During a number of SAR missions I have experienced headaches and fatigue. Which is are common warning signs of dehydration. The problem is not drinking enough fluids. Warm, plastic tasting water is not enjoyable, specially when you are more concerned with finding a lost person. Everyone at some time has seen advertisements for sports drinks. So being a courageous person, I tried different brands of sports drinks. Some sports drinks tasted better than others. So the question is are we better off drinking sports drinks than plain water? In searching the Internet I found out some interesting facts about how the body works when we exercise.
Of the six basic nutrients needed for a healthy body (water, carbohydrates, protein, fat, vitamins, minerals), water is the most important when it comes to exercising. Even through water provides no energy, it is essential for the proper functioning of muscles and regulation of body temperature. Maintaining adequate hydration (water stores), especially while exercising, is key to top performance. During prolonged exercise (a SAR mission) the body depletes carbohydrate stores and hydration.
Carbohydrate is stored as glucose in the liver and muscles and is the most efficient source of energy as it requires less oxygen to be burnt than either protein or fat. During exercise there is an increased uptake of blood glucose by the muscles and to prevent blood glucose levels falling the liver produces glucose from the liver stores and lacate. The body's carbohydrate stores are gradually depleted and if not checked will result in reduced performance. Consuming carbohydrate before, during and after exercise will help prevent blood glucose levels falling too low and also help maintain the body's glycogen stores.
Sweating is the way in which the body maintains it's core temperature at 37 degrees centigrade. This results in the loss of body fluid and electrolytes and if unchecked will lead to dehydration and eventually circulatory collapse and heat stroke. During continuous, high-intensity exercise in hot weather, you can sweat away a two to four pounds (one or two quarts) in an hour. The effect of fluid loss on the body is as follows: 2% impaired performance, 4% capacity for muscular work declines, 5% heat exhaustion, 7% hallucinations, and 10% circulatory collapse and heat stroke. Thirst is not an adequate indicator of dehydration. By the time you feel thirsty you may already be dehydrated. And you can quench your thirst before the body's fluid replacement requirements are met.. The idea fluid replacement beverage is one that tastes good, does not cause gastrointestinal discomfort when consumed in large quantities, promotes rapid fluid absorption and maintenance of extra cellular fluid volumes and provides energy to working muscles.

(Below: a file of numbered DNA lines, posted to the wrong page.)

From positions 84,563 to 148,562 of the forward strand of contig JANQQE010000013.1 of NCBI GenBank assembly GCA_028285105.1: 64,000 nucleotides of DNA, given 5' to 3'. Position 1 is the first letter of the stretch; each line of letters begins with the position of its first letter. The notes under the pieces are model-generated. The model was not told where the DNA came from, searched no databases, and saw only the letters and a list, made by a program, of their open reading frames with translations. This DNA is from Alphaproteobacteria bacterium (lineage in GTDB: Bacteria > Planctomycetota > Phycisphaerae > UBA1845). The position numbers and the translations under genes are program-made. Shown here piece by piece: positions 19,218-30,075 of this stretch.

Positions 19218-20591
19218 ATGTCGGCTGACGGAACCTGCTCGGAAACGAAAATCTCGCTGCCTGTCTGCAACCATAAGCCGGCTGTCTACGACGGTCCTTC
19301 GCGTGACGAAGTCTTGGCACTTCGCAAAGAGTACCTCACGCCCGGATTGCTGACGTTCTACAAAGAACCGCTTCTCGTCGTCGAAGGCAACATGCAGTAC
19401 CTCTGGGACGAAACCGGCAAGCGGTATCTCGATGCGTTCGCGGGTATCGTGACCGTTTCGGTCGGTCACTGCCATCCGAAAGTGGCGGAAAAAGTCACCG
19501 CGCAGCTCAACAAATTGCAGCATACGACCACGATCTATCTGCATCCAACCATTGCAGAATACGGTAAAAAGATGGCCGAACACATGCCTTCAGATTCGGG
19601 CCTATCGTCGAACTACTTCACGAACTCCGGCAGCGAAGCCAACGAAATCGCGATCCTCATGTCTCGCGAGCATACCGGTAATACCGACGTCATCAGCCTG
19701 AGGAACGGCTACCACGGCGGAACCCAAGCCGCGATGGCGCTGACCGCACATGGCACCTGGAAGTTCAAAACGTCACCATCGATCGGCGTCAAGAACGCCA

Electrolytes serve three general functions in the body: 1) many are essential minerals, 2) they control osmosis of water between body compartments, and 3) they help maintain the acid-base balance required for normal cellular activities. The sweat that evaporates from the skins contains a variety of electrolytes. The electrolyte composition of sweat is variable but comprised of the following components: sodium, potassium, calcium, magnesium, chloride, bicarbonate, phosphate and sulphate. Sports drinks contain electrolytes potassium and sodium.
Which is better water or sports drink? Most articles agree that if you exercise vigorously for less than one or moderately for less than two hours, water is all you need. Sports drink manufactures claim that their formulated drinks can be absorbed as fast as water and provide electrolytes and carbohydrates. Others say that electrolyte and carbohydrate requirements of most active people can be more than adequately met by consuming a balanced diet. Imbalances may occur under special circumstances such as prolonged exposure in the hot sun or exercise lasting several hours. Most search and rescue missions last longer than two hours, are not planned, and you may not have eaten a balanced diet, then drinking sports drinks can help. However, in spite of all the hype and advertising, none of the sports drinks are more effective than water and high carbohydrate foods at helping you to recover from a workout (mission) or prepare for the next one. Below are some help full hydration tips.
The weather outside, including the temperature, the wind, the humidity, sunshine, will make a large difference in your body's ability to handle the heat and your fluid loss.
|Disclaimer and Copyright notice||the Editors|